core migration management

tool aiming to restrict the

influx of migrants, and are

pressuring detained migrants to join government-sponsored

voluntary repatriation programs. Yet these actions contravene

the Universal Declaration of Human Rights, which entitles all

people to have the right to freedom from arbitrary arrest and

detention. Detaining people who are already traumatized,

who have fled war and other humanitarian crises, causes

further harm to people's health and as such must be avoided,

not prolonged or systematized.

The Canadian Council for Refugees (CCR) defines interdiction

as those measures implemented by governments of refugeereceiving

countries to prevent refugees from reaching their

borders. While the use of interdiction of asylum seekers and

migrants trying to reach Canada is not new, interdiction is an

increasingly widespread phenomenon used by states to keep

out so-called undesirables, and is implemented through

measures such as: the imposition of a visa requirement,

especially for citizens from refugee-producing countries;

systematic detention; sanctions and fines of airline carriers for

transporting people without proper documentation; training

of police officers and immigration officials in refugeeproducing

countries on how to detect false documents and to

identify “suspicious” foreigners; and posting migration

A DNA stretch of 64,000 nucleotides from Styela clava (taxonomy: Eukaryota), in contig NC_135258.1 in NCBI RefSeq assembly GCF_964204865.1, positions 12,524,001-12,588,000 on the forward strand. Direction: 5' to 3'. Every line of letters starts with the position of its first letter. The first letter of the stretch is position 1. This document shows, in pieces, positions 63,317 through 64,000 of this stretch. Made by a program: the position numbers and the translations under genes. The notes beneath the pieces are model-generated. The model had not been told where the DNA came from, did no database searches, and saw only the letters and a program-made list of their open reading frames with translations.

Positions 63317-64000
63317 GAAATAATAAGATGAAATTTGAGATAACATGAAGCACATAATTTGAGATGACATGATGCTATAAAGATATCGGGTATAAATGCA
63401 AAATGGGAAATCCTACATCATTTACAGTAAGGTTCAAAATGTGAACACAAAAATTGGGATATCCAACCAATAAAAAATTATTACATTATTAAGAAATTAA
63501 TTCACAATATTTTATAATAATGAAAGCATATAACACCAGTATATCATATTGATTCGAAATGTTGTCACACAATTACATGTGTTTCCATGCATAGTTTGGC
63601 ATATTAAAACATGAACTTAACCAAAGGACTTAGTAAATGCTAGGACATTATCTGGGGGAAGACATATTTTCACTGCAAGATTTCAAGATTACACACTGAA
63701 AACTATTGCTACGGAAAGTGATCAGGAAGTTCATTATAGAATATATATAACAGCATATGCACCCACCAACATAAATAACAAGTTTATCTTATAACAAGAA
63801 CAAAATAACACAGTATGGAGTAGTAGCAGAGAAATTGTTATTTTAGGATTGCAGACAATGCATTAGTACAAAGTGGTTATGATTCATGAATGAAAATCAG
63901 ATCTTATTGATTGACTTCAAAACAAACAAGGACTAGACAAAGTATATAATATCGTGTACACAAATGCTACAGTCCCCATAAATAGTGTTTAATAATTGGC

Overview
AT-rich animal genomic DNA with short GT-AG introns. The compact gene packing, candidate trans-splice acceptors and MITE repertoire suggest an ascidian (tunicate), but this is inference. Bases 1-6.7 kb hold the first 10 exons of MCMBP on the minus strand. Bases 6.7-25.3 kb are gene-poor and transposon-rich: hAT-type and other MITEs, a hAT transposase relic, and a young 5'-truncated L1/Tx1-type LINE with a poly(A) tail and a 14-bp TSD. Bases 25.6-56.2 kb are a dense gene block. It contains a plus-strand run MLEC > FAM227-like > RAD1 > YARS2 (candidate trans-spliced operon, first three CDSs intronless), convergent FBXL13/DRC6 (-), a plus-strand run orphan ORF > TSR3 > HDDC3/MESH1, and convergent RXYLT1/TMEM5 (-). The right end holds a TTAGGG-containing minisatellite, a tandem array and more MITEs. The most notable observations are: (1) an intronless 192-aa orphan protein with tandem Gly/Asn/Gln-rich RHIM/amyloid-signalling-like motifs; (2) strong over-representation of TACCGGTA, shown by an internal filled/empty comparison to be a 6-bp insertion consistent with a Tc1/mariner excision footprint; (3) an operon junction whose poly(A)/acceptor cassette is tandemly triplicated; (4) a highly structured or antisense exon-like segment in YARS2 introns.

integrity officers in international airports to help identify

“What I see today is what I saw in

1991: desperate people who fled

their war-torn country ... only to end

up in a camp where living conditions

are below what is humanly dignified.”

Abubakar Mohamed Mahamud, MSF Deputy Field Coordinator, Dadaab,

2012. Before working for MSF, Abubakar had assisted Somali refugees in

Kenya since Somalia's war began more than 20 years ago.

improperly documented persons or assist airlines in doing this.

Such measures are enforced at airports and at sea. Persons

travelling without the required documentation can be

intercepted in the country of departure or a transit country,

on territorial waters or the high seas, or just prior to arrival in

the country of destination. These measures are implemented

through bilateral and multilateral migration arrangements

with countries of origin, transit and destination. Through

such extra-territorial measures, states block vulnerable

persons from reaching their countries’ borders and accessing

their refugee determination system. Because interdiction

measures are operated remotely, it is difficult to estimate how

many persons get blocked.

In 2012 the Canadian government introduced a Designated

Country of Origin (DCO) category, or “safe” country list, for

refugees that includes

countries that do not

normally produce refugees,

but respect human rights

and offer state protection. xvi

This controversial list

included Mexico, which has

been plagued by militarized

drug wars and kidnappings

and has the third highest

number of deaths related to

armed violence in the world,

after Syria and Iraq. In

November 2015 the Canadian government committed to

removing visa requirements for Mexican citizens entering

Canada put in place by the prior government in 2009. If this

change is implemented, it could remove the visa obstacles

for those seeking asylum from Mexico and could help prevent

them from seeking refuge via irregular migratory routes. xvii

States claim that interdiction is a means to curb the evils of